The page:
Hello all. I am working on a program for class and having a bit of a problem. The program is supposed to ask the user to enter a text file in which read from. Then asks the user for the name of the animal you are searching for. Then if all goes right, tells the user how many times the animal has checked into the vet's office, total cost of visited followed by the avgerage. That's where things go haywire. I have the txt file made just fine. And when I go through the program when I was testing it, it only replies with the one animal in the list with the first set of numbers. I have been going round and round in my text book and the internet, and I have gotten myself so completely lost. If someone could point me in the right direction or tell me exactly what I am doing wrong I would really appreciated it!

here's what is in the text file.

Talon 3 30
Leo 4 45
Mandy 6 150
Phantom 9 175
Cody 13 300

Here's the code.

//This program is designed to take an input file and search for a word in 
//said file and any associated data with that word.
#include <iostream>
#include <fstream>
#include <string>
#include <iomanip>
using namespace std;

int main ()
{
  ifstream inputFile;
  string filename, name;
  int number, visited;
  float cost, average;

  //Get the file name from the user.
  cout << "Welcome to The Happy File Data Reader!\n";
  cout << "Please enter the file name you wish to use.\n";
  cin >> filename;

  //Code to open the file.
  inputFile.open(filename.c_str());

    if (inputFile)
    {
      inputFile >> name;
      inputFile >> visited;
      inputFile >> cost;
      average = cost / visited;

        cout << "Please enter the name of the animal you are searching for. \n";
        cin >> name;

        while (inputFile >> name)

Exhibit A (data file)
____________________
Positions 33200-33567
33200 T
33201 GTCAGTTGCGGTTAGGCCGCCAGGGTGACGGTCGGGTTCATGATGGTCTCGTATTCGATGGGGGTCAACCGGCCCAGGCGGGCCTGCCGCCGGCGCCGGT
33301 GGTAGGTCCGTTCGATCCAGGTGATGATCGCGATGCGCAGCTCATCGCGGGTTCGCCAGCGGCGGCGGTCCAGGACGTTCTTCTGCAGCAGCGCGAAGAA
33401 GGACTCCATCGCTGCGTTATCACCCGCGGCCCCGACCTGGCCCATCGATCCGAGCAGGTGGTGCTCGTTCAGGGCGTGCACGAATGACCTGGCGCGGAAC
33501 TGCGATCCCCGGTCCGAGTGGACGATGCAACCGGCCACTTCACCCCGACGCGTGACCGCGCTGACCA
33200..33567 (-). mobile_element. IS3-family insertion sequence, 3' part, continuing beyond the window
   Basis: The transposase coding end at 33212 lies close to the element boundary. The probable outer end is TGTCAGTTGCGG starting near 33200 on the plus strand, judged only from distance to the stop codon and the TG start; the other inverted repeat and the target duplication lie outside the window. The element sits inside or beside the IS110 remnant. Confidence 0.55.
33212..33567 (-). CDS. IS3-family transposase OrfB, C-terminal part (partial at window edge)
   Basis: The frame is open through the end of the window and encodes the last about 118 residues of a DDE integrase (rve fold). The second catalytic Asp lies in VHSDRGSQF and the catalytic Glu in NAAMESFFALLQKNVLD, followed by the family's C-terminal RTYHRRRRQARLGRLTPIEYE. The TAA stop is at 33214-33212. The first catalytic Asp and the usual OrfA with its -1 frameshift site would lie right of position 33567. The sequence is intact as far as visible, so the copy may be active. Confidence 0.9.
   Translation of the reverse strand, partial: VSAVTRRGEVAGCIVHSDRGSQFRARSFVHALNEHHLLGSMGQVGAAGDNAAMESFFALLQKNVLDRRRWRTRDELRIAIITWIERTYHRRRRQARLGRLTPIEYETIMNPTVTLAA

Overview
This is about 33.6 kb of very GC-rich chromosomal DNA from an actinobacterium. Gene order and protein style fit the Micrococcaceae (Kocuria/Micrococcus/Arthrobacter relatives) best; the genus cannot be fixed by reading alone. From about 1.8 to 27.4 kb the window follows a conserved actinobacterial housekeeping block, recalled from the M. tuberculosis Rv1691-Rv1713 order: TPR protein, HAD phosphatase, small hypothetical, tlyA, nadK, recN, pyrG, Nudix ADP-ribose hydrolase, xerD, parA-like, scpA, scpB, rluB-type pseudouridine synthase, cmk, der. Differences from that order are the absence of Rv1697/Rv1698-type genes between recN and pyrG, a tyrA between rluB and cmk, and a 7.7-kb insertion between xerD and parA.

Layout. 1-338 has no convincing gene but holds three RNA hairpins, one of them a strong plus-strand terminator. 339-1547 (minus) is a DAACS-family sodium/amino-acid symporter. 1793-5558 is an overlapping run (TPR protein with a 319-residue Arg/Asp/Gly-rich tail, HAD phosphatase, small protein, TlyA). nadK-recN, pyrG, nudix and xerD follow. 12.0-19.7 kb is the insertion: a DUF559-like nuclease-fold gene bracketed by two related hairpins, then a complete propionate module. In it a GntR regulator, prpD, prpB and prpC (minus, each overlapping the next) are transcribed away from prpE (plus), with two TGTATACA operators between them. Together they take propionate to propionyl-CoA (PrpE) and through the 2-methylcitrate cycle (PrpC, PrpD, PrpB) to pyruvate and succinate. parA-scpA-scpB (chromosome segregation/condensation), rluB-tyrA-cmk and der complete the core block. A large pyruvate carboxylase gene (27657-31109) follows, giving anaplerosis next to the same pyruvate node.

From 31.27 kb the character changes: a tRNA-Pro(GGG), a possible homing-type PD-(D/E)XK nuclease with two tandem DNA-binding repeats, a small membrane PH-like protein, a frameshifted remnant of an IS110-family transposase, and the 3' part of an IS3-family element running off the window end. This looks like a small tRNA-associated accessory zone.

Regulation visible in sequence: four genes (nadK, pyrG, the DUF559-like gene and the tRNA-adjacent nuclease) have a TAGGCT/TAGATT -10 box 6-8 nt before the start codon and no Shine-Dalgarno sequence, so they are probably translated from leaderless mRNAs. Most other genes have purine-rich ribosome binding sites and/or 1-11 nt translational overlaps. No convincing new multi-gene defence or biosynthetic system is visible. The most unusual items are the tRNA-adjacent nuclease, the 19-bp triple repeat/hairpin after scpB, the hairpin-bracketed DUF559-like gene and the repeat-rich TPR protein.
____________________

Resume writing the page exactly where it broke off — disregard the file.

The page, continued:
{
        //Display the animal name, times visited, and cost.
        cout << "The animal " << name << " was checked into the clinic " << visited << " times\n";
        cout << "and the total charges were $" << setprecision(2) << fixed << cost << " with the average charge being $" << average << ".\n" << endl;
        break;
        }
        if (!inputFile)
          {
            cout << "Animal not found.";
          }
        inputFile.close();
    }
    else
        {
          cout << "You did not enter a valid text file. \n" << endl;
        }
return 0;
}

Your loops make no sense.

You ask the user to enter a value into the variable name which you immediately write over from file.

You have a while loop that you break out of on the first time round.

This code:

if (!inputFile)
          {
            cout << "Animal not found.";
          }

makes no sense whatsoever. You're saying if there's something wrong with the input filestream (for example, it didn't open properly), then tell the user than the animal is not found. That's bizarre.

And when I go through the program when I was testing it, it only replies with the one animal in the list with the first set of numbers

Possibly because you only read in the first set of animal data.

Do you see anything wrong with this code:

 inputFile >> name;
 // code I cut out
 cin >> name;

You ask the user to enter a value into the variable name which you immediately write over from file.

If you want to read in all the data from the file, you will need to put it all somewhere. How can you store every animal name into the same variable? It makes no sense.